After an acceptable debut, Fear Itself is back with more images of snowy, frozen Canada. Very cool and refreshing for those of us currently sweating through an incredibly hot and unpleasant summer. Even better, Fear Itself offers a rare new non-reality program for the summer, which is wonderful considering I wasn’t a fan of most of the first-run shows this year when they were new, so I won’t be itching to watch the repeats. Anyway, enough praise for NBC actually trying to schedule a year-round slate of shows, let’s make with the episode review.
Whereas last week’s episode, while okay, was more of a test run designed to see if there’s an audience for horror anthology shows, this week’s show is definitely more of the real deal like any reasonable audience member would expect from a fright-fest. Short on blonde model cleavage but long on atmosphere, good acting, and legitimate chills, this Masters of Horror that isn’t actually an episode of Masters of Horror features a legitimate frightener, Brad Anderson. You might remember him from such criminally underrated suspense films like The Machinist and the brilliant and horribly ignored Session 9.
Eric Roberts, brother of Julia, father of Emma, and The Master from the 1996 reboot of Doctor Who, takes center stage this week as Harry, a former cop turned detective with a haunted past. Like most people who lose their job and their reason for living, he turns to heavy drinking and sleazy sex-recording and blackmail to make his living with the help of his partner James (Larry Gilliard, Jr., AKA DeAngelo Barksdale from The Wire). There’s not much else for disgraced cops to do once word gets out they tend to brutalize and beat their suspects while attempting to get information out of them.
It’s not a sweet life by any means, but it is a life. At least until Meredith (Lost’s Cynthia Watros) shows up with another simple watch and tape job. The only thing different from normal is that, instead of using the private eye van full of gear, Harry has to take up a position across the street in a long-abandoned house that is, as we learn from an interloper, haunted. There Roberts must face down the ghosts and memories of his dark and twisted life.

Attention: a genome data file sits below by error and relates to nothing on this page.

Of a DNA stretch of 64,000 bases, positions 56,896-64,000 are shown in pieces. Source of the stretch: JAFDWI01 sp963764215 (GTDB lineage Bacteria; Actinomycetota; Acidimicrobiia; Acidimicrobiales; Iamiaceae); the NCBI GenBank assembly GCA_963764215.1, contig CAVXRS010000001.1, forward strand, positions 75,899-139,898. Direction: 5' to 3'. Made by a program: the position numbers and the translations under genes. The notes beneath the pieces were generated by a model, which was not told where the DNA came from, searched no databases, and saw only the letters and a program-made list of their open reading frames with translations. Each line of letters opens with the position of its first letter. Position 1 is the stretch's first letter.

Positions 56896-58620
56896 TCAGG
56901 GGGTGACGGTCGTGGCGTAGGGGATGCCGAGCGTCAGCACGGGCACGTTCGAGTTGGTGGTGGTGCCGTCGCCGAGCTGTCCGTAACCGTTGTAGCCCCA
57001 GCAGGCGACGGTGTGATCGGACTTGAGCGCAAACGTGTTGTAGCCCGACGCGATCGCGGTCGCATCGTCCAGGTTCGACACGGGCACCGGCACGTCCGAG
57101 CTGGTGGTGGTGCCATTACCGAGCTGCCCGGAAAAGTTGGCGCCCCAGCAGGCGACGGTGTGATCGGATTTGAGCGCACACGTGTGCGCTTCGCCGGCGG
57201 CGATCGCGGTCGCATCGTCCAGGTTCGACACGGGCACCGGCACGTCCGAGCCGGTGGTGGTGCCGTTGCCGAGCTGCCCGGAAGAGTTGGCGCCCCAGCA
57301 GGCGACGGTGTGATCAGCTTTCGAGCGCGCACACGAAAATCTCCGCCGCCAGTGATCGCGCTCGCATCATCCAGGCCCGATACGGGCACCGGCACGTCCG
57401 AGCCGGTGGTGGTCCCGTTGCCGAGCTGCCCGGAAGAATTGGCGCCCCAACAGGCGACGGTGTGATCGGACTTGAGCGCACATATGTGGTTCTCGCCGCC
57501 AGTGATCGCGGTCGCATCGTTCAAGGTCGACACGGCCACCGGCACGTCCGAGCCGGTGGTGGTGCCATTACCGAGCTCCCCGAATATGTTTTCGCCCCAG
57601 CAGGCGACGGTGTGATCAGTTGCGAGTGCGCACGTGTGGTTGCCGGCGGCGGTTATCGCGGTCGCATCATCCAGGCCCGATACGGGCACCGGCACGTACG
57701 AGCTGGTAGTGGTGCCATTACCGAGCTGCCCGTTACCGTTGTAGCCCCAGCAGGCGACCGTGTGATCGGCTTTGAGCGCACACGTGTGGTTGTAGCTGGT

In spite of the limitations of 40 minutes of network TV, and the jarring interruptions of commercials that ruin the whole flow of the show, it was really a damn good bit of television. Eric Roberts toned down his usual scene chewing for the most part, and delivered a very good performance. Gilliard was good in his comic-reliefish role, and Watros was good as the kindhearted social worker/femme fatale.
Brad Anderson works incredibly well in claustrophobic environments. I really don’t think there’s a director working right now who makes better use of creepy natural environments like Anderson does. Between this and Session 9, I don’t think there’s anyone who can do a haunted house story quite as well as he can. He can turn naturally creepy environments, like the abandoned house in tonight’s story, and turn them into chambers of spine-tingling horror. As good as Roberts is in this (and he’s very good), the house and the ghosts inside it (or inside Harry’s head?) are the stars.
While still not brilliant (I could see the ending coming from a mile away), this was a big step up in terms of scare level and bloodshed level from last week’s debut nod. Things seem to be moving in a positive direction for Fear Itself, and I’m glad to hear it because I’m starved for new and good entertainment. So far so good, as far as this show is concerned. I look forward to the show at least maintaining this quality level, if not improving on it.